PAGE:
Riddler Unstable Dice

Mar 27, 2020


Rolling and re-rolling dice is our task for this week's Riddler Classic. Each time we roll, we replace the sides of the dice with the values of our previous roll. This makes for a tricky probability space, but a very fun Python class to write and some markov chain analysis to crunch in order to solve it. Here's the full prompt.

You start with a fair 6-sided die and roll it six times, recording the results of each roll. You then write these numbers on the six faces of another, unlabeled fair die. For example, if your six rolls were 3, 5, 3, 6, 1 and 2, then your second die wouldn’t have a 4 on it; instead, it would have two 3s.

Next, you roll this second die six times. You take those six numbers and write them on the faces of yet another fair die, and you continue this process of generating a new die from the previous one.

Eventually, you’ll have a die with the same number on all six faces. What is the average number of rolls it will take to reach this state?

Extra credit: Instead of a standard 6-sided die, suppose you have an N-sided die, whose sides are numbered from 1 to N. What is the average number of rolls it would take until all N sides show the same number?


In the game starting with a fair, six-sided die, it takes an average of 9.66 rolls to reach a single number on all sides.

Sides Expected Rolls
2 2.0
3 3.85714
4 5.77931
5 7.71198
6 9.65599
7 11.60815
8 13.56629
9 15.52909

While I haven't explicitly derived a formula for an NN-sided dice, it feels reasonable to speculate that the pattern of "two extra turns per additional side of the dice" could continue for some time, though it likely falls off in magnitude as we increase the number of sides substantially. I'll have to save the formal analysis for another time.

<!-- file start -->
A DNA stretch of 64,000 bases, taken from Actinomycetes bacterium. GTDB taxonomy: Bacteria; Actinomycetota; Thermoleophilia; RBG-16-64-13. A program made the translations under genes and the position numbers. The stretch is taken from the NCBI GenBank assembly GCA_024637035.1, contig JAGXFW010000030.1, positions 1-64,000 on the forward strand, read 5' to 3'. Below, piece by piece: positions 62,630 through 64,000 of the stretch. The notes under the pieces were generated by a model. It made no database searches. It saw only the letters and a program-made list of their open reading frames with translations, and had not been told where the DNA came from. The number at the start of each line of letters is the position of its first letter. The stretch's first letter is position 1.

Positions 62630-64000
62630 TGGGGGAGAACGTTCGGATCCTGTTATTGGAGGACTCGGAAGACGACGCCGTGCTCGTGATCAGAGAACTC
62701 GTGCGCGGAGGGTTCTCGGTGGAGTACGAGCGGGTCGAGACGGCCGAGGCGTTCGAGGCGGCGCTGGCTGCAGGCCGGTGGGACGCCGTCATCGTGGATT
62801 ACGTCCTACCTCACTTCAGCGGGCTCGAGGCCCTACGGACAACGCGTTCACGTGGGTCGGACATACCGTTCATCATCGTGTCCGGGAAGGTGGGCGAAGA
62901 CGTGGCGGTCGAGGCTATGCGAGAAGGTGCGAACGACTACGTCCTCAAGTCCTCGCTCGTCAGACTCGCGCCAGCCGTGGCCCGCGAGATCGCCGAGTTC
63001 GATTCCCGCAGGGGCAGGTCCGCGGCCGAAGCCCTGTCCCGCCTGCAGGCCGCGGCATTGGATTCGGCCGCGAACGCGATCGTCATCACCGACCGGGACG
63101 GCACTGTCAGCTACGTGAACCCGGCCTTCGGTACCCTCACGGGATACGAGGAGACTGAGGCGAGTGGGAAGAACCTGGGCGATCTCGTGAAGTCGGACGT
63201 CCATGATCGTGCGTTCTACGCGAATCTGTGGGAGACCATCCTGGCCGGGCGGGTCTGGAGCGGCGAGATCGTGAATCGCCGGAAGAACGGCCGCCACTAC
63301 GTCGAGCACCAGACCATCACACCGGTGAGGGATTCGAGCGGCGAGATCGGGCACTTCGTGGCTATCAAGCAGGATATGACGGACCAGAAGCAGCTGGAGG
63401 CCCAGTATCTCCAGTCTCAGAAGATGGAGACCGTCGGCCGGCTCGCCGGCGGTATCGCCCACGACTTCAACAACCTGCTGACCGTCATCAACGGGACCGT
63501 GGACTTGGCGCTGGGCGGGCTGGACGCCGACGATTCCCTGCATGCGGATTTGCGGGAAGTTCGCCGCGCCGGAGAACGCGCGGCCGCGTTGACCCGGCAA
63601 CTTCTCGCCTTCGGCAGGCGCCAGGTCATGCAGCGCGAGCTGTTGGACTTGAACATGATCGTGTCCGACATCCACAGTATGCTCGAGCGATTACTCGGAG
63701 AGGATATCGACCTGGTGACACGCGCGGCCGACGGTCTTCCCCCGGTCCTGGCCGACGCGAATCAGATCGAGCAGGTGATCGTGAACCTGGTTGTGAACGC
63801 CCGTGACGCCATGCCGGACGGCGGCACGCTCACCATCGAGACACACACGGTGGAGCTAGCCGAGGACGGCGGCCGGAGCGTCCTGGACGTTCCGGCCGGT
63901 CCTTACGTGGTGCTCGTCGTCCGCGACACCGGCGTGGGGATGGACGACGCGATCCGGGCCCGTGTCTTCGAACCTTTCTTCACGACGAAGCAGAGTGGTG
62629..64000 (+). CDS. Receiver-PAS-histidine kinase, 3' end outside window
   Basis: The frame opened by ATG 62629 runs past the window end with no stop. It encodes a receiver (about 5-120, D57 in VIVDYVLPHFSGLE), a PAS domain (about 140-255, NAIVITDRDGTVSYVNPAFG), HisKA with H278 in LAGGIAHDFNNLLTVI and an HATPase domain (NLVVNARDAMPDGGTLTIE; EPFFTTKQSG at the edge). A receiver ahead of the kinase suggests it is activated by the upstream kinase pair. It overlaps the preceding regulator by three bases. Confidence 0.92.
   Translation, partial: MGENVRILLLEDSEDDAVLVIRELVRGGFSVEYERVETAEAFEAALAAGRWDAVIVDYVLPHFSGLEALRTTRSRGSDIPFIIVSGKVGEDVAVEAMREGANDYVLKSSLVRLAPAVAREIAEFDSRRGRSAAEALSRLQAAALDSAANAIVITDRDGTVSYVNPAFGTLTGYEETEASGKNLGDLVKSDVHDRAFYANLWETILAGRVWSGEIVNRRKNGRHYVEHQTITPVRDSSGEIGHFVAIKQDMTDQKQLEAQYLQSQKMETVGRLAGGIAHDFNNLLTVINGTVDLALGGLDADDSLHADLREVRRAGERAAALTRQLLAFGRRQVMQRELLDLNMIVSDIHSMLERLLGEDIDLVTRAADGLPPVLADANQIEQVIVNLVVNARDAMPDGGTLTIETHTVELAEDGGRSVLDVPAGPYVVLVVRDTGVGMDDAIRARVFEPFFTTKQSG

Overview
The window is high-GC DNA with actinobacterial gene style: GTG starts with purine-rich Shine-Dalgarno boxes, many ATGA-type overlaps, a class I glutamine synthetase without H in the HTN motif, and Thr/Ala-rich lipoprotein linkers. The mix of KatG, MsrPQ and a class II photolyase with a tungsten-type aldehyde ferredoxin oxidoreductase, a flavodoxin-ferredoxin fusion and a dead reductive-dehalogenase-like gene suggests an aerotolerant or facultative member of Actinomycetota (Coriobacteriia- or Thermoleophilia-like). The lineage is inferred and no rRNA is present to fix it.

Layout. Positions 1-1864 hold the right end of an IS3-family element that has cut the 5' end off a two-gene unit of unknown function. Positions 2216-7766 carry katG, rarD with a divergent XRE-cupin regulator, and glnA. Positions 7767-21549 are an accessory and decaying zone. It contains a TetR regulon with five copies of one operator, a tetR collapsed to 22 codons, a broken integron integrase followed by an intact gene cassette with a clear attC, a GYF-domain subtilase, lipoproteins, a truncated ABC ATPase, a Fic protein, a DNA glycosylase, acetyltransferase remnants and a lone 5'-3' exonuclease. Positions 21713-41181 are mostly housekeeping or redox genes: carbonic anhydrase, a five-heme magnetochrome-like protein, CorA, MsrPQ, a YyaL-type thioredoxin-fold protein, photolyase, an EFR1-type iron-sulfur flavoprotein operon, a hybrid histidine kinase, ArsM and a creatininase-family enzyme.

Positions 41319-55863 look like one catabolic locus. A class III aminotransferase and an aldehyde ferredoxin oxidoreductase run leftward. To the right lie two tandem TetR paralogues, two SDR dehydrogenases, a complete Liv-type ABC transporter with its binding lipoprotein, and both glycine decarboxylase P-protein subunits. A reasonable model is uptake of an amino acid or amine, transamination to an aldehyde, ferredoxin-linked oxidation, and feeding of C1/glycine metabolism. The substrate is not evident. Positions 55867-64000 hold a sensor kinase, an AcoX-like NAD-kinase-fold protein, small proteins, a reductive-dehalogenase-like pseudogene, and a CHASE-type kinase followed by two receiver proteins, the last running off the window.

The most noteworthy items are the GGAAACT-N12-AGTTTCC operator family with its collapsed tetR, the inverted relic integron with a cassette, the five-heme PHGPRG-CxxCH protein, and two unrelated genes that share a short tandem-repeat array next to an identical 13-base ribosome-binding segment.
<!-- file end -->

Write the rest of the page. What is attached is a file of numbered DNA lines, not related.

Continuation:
Starting with a six-sided dice is computationally difficult, but solvable. The key challenge is calculating the many combinations of probabilities for the intermediate positions of the game. For example, when we start with a standard dice, we could end up with over 46,000 different roll permutations! Of course, many of those permutations can be treated the same for the sake of our game (e.g. [3, 3, 4, 4, 5, 5] is the same as [5, 4, 3, 3, 4, 5]), but grouping the probabilities is not easy.

The workhorse of this week's puzzle is the Multinomial Distribution. The Multinomial Distribution lets us calculate the probability of various combinations of observed dice throws. For example, it can tell us the probability of observing x1x_1 ones, x2x_2 twos, x3x_3 threes, and so on, from six throws of a standard dice.

In a fairly simple case, suppose we have thrown the dice several times and now have two numbers remaining. Suppose those numbers are one and six, and we have 2 ones and 4 sixes on the sides of the dice. We can use the Multinomial Distribution to tell us the likelihood of observing different combinations of throws. In python, we use it like this.

from scipy.stats import multinomial

# a six-sided dice with 2 ones and 4 sixes on the sides
# n is the number of sides; p is the probability of each number being rolled
dice = multinomial(n=6, p=[2/6, 4/6])

# what is the probability of rolling 6 sixes? Use the probability mass function
dice.pmf([0, 6])  # 0.08779149519890264

# what about rolling 6 ones?
dice.pmf([6, 0])  # 0.0013717421124828531

# what about rolling 4 ones and 2 sixes?
dice.pmf([4, 2])  # 0.0823045267489711

What we learn from this is that with this dice, we win the game roughly 9% of the time in one more turn. This represents the probability of rolling all 6 sixes plus the probability of rolling all six ones. Otherwise, we continue the game with the new number of ones and sixes according to our roll.

To make this easier, I wrote a class in Python called Dice, that handles all the probability calculations behind the scenes. A new game is started by creating a Dice with six sides, where each value on the sides shows up once:

# create a six-sided dice with one of each number
Dice([1, 1, 1, 1, 1, 1])

# or we could create a six sided dice with 2 ones and 4 sixes, like before
# the actual numbers don't matter - what matters is the number of unique values
Dice([2, 4])

# we can calculate the probability of moving from one Dice to another easily
Dice([2, 4]).transition_vector()
# output is below, where Dice([1, 5]) is added to Dice([5, 1]) for simplicity
# {<Dice(6,)>: 0.0891632373113855,
#  <Dice(1, 5)>: 0.2798353909465022,
#  <Dice(2, 4)>: 0.4115226337448561,
#  <Dice(3, 3)>: 0.2194787379972568}

# we can also calculate the number of steps expected before the game ends